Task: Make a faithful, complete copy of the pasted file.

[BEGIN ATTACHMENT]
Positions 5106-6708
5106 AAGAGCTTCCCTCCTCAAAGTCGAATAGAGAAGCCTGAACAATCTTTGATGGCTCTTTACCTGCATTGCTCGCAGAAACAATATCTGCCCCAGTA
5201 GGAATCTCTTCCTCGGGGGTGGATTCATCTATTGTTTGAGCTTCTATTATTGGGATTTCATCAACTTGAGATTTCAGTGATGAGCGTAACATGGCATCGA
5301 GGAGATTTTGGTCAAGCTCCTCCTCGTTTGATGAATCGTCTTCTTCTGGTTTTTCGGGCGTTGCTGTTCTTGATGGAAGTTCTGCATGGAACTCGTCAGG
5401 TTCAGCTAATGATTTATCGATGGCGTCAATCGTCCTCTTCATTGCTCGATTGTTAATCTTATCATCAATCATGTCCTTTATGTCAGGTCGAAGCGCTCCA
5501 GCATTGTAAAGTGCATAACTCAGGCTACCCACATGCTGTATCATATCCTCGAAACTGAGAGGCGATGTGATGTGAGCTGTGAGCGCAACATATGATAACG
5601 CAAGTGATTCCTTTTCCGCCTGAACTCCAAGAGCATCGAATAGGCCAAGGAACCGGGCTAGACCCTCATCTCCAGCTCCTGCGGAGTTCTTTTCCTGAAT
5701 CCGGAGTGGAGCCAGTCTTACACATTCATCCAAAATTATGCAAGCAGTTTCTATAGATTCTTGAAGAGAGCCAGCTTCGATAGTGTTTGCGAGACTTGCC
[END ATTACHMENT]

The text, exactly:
Positions 5106-6708
5106 AAGAGCTTCCCTCCTCAAAGTCGAATAGAGAAGCCTGAACAATCTTTGATGGCTCTTTACCTGCATTGCTCGCAGAAACAATATCTGCCCCAGTA
5201 GGAATCTCTTCCTCGGGGGTGGATTCATCTATTGTTTGAGCTTCTATTATTGGGATTTCATCAACTTGAGATTTCAGTGATGAGCGTAACATGGCATCGA
5301 GGAGATTTTGGTCAAGCTCCTCCTCGTTTGATGAATCGTCTTCTTCTGGTTTTTCGGGCGTTGCTGTTCTTGATGGAAGTTCTGCATGGAACTCGTCAGG
5401 TTCAGCTAATGATTTATCGATGGCGTCAATCGTCCTCTTCATTGCTCGATTGTTAATCTTATCATCAATCATGTCCTTTATGTCAGGTCGAAGCGCTCCA
5501 GCATTGTAAAGTGCATAACTCAGGCTACCCACATGCTGTATCATATCCTCGAAACTGAGAGGCGATGTGATGTGAGCTGTGAGCGCAACATATGATAACG
5601 CAAGTGATTCCTTTTCCGCCTGAACTCCAAGAGCATCGAATAGGCCAAGGAACCGGGCTAGACCCTCATCTCCAGCTCCTGCGGAGTTCTTTTCCTGAAT
5701 CCGGAGTGGAGCCAGTCTTACACATTCATCCAAAATTATGCAAGCAGTTTCTATAGATTCTTGAAGAGAGCCAGCTTCGATAGTGTTTGCGAGACTTGCC